Absolution Gap - Alastair Reynolds The final novel in the Revelation Space Trilogy concludes one of the great space operas of the modern era. Though not the best book of the trilogy (I reserve that spot for Revelation Space itself), Absolution Gap brings the vast, centuries-spanning epic to a satisfactory conclusion. My only dis-satisfaction with the novel (*spoiler alert*) involved the nascent leadership struggle between Scorpio and Vasko that never seemed to carry any consequential weight. This is a shame, given the compelling character of Scorpio, a seemingly minor character in the second book, Redemption Ark, who unwillingly becomes one of the main characters in the drama. The problem is not with Scorpio, but with Vasko, who, while we are led to believe is going to come into conflict with Scorpio, only really does so as just another member of the discontented opposition to Scorpio's rule. When Vasko should shine, he timidly fades into the background.

That one qualm aside, this trilogy is probably the best series of Science Fiction novels I've read since Gene Wolfe's Book of the New Sun and Book of the Long Sun, though comparisons between Wolfe's works and Reynold's trilogy would be an apple-to-oranges comparison; unfair to both authors.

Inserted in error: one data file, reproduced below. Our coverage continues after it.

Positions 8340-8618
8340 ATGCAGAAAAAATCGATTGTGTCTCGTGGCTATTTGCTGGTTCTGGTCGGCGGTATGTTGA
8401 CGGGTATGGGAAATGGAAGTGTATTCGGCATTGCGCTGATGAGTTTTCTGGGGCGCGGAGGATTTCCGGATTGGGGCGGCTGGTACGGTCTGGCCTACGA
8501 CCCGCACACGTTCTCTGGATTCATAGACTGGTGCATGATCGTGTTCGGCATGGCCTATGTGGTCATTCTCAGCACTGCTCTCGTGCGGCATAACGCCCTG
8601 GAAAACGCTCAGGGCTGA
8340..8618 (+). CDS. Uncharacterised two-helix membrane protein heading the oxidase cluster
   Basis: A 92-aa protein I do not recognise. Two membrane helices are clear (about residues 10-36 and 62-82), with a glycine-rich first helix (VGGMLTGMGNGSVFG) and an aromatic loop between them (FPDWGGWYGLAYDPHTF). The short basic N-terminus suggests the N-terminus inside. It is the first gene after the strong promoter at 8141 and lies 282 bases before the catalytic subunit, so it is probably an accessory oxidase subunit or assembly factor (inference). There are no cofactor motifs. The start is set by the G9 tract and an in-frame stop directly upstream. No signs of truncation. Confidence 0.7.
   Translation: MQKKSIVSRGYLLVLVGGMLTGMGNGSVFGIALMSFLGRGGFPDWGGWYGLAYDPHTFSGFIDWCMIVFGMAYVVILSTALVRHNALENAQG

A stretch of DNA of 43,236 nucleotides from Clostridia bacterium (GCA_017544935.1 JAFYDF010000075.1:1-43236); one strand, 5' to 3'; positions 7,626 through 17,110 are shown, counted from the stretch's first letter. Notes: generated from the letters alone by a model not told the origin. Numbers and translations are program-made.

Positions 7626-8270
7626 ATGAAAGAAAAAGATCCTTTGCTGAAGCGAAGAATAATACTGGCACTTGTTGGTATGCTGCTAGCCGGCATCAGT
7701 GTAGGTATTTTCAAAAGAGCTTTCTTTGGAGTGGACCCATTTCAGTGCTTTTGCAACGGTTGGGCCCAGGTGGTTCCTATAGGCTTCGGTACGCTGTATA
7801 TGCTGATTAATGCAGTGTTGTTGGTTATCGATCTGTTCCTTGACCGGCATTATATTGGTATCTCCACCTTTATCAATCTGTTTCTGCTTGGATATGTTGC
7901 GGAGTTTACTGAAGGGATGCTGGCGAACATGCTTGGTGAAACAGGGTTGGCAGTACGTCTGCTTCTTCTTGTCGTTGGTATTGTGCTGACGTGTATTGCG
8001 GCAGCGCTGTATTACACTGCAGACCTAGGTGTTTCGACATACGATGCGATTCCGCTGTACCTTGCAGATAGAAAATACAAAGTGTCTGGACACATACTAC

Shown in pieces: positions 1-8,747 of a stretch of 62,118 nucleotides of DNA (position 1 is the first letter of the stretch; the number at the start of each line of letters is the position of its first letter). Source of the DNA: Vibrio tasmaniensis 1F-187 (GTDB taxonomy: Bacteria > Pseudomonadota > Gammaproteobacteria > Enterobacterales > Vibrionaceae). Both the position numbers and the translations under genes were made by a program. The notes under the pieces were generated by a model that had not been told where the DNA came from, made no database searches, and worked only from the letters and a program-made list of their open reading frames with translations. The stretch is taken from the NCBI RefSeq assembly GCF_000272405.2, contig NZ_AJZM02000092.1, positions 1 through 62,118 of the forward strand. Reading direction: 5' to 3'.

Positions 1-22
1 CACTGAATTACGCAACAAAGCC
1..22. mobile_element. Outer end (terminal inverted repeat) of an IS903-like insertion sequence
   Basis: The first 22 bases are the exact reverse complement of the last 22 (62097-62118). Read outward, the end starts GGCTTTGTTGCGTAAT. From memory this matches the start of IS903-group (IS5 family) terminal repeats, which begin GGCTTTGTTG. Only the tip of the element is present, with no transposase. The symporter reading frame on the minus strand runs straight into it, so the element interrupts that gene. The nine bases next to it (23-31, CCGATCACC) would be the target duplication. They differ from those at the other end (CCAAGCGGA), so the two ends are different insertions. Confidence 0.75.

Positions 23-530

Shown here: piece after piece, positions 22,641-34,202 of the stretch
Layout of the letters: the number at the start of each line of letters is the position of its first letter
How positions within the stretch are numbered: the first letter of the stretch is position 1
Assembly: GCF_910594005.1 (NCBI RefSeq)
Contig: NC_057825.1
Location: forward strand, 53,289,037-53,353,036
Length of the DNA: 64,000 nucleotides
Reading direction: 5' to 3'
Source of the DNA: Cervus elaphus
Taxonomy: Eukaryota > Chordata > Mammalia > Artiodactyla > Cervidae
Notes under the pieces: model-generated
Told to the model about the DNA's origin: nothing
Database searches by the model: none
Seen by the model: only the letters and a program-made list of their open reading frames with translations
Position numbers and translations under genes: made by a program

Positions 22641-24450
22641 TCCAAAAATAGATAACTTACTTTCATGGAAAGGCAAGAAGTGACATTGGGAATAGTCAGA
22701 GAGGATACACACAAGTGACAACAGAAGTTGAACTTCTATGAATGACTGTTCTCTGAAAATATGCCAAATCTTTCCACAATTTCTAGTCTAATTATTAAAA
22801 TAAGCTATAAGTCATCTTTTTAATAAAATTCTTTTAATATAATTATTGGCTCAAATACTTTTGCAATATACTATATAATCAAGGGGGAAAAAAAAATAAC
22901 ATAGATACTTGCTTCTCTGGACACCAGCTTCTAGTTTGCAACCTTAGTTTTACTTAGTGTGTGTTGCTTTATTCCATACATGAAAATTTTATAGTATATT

Despite its one weakness, which is minor in the grand scheme of things, but could have made the book near-perfect, I give my highest regard to this work. This is one of those books that I, as a writer, had wished I had written. I'm sorry to see the end of the trilogy, but it will be with me, in my mind, for some time to come. Here's to hoping that a movie version is never made. This is too good to be spoiled by Hollywood!